Moody’s Investors Service on Monday termed the staff level agreement (SLA) signed by Pakistan with the International Monetary Fund (IMF) for the revival of its programme as ‘credit positive’ and hoped it would ease pressure on declining foreign exchange reserves.

But the credit rating agency wondered whether the government could afford to keep raising petroleum taxes and electricity tariffs in the run-up to the 2023 general elections.

“The agreement is credit positive for Pakistan because it paves the way for the release of $1.2 billion in IMF financing at a time when its foreign exchange reserves are under significant pressure”, said Moody’s. This is likely to unlock additional funding from other multilateral and bilateral partners.

It, however, warned that Pakistan’s ability to complete the current programme and maintain a credible policy path that supports further financing remains highly uncertain, while elevated inflation and a higher cost of living are adding to social and political risks.

The government may also find it difficult to continually enact revenue-raising reforms, such as steadily increasing petroleum levies and raising power tariffs, particularly in the run-up to the next general elections scheduled for mid-2023.

The Moody’s comments based on SLA reached on July 14 for completion of 7th and 8th reviews for disbursement of $1.2bn, subject to approval by the IMF Executive Board, did not take into account the election setback to the PMLN in the country’s largest Punjab province.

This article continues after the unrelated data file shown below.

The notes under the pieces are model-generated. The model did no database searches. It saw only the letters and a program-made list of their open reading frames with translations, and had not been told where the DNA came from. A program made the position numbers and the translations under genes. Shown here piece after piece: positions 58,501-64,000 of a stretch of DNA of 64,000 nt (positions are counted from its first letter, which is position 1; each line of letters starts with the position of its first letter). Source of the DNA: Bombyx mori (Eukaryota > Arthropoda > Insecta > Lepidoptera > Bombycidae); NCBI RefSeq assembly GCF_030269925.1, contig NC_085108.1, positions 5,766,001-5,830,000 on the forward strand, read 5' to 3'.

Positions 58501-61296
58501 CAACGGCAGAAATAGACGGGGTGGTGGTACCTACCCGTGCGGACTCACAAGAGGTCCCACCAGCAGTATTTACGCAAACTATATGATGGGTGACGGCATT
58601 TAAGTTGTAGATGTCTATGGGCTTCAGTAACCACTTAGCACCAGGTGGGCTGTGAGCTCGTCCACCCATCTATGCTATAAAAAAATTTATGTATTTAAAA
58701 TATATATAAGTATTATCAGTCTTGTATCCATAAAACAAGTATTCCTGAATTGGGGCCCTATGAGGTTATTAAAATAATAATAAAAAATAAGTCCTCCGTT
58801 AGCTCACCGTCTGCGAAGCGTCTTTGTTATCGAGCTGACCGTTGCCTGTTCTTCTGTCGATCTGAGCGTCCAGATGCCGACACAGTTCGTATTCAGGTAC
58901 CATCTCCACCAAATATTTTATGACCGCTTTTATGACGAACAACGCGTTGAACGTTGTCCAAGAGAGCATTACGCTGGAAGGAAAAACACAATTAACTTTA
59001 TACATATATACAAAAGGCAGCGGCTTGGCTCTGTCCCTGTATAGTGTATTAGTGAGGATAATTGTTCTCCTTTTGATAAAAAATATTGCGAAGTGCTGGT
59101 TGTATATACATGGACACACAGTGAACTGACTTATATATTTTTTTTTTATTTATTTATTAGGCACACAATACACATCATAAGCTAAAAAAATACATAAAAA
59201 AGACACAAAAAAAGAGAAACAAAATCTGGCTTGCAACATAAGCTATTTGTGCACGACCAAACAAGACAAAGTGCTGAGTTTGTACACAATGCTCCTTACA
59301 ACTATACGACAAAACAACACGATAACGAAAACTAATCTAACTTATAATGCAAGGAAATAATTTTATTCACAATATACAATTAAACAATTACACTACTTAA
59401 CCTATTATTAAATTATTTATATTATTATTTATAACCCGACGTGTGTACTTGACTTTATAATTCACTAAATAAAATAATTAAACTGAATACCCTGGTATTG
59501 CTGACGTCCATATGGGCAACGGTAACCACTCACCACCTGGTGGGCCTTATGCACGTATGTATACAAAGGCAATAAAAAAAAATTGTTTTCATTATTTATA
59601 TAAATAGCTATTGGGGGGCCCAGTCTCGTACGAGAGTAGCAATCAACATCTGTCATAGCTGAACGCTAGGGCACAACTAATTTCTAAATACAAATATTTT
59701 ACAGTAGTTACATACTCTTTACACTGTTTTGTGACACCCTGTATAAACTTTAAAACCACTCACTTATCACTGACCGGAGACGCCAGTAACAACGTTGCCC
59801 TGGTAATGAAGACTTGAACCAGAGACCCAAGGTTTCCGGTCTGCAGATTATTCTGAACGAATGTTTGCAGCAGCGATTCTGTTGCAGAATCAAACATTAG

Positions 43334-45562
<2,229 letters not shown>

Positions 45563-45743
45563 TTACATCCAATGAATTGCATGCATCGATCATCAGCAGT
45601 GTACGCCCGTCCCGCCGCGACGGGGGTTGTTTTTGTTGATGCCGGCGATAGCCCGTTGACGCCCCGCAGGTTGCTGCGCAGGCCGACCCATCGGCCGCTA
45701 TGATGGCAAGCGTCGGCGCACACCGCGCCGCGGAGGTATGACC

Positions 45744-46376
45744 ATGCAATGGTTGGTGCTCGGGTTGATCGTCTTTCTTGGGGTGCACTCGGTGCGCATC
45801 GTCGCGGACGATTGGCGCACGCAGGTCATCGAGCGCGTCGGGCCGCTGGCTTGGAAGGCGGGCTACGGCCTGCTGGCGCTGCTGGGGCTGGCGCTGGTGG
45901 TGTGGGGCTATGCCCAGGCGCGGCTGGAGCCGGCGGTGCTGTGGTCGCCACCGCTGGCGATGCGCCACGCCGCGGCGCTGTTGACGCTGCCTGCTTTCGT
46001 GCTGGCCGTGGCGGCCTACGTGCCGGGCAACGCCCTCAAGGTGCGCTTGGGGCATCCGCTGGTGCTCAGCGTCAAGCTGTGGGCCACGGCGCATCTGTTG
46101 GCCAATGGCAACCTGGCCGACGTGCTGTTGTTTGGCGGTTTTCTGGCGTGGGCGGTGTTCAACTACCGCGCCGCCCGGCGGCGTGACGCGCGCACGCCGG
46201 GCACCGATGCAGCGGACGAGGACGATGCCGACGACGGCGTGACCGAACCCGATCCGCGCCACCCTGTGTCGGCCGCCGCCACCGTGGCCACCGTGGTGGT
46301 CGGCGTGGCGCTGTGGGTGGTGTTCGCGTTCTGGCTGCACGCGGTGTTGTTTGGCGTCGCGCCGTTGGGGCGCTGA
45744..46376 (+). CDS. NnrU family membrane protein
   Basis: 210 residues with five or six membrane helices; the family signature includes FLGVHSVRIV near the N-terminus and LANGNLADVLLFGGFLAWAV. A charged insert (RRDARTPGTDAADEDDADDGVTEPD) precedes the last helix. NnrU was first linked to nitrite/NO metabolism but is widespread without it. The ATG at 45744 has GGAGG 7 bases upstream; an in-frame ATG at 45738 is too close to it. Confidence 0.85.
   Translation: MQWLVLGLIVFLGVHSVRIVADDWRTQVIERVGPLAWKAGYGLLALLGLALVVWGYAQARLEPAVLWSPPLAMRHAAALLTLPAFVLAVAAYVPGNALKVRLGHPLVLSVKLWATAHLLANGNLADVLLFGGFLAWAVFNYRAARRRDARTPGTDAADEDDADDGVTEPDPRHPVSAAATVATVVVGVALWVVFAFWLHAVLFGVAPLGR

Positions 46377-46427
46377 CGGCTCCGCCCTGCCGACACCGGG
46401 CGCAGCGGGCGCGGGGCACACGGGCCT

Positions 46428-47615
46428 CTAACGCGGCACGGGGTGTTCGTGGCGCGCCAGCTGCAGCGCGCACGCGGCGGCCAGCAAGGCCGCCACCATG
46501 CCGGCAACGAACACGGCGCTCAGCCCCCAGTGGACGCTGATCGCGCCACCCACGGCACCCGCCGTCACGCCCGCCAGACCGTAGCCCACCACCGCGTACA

The agency also expected the country’s current account deficit had widened since mid-2021 on higher food and oil prices and stronger demand for imports combined with domestic political uncertainty, leading to a sharp devaluation of Pakistan’s currency and resultant further jump in import costs.

It estimated the current account deficit to narrow to 3.5-4pc of GDP in the fiscal year 2023 from 4.5-5pc in fiscal 2022 as imports moderate amid slowing growth and measures to curb nonessential imports. However, Pakistan’s financing needs would remain high amid continued high global commodity prices and the need to repay external debt, it said.

Moody’s expected “the IMF Executive Board to approve the $1.2bn disbursement in the third quarter of this year” and added that it also expected Pakistan to maintain its engagement with the IMF, which would catalyze financing from other external sources as it focuses on policy priorities that the IMF has identified, including implementing the fiscal 2023 budget, making progress on power sector reforms, lowering inflation, reducing poverty, enhancing governance and mitigating corruption.

The agency said it expected Pakistan to be able to meet its external financing needs for the next few years.


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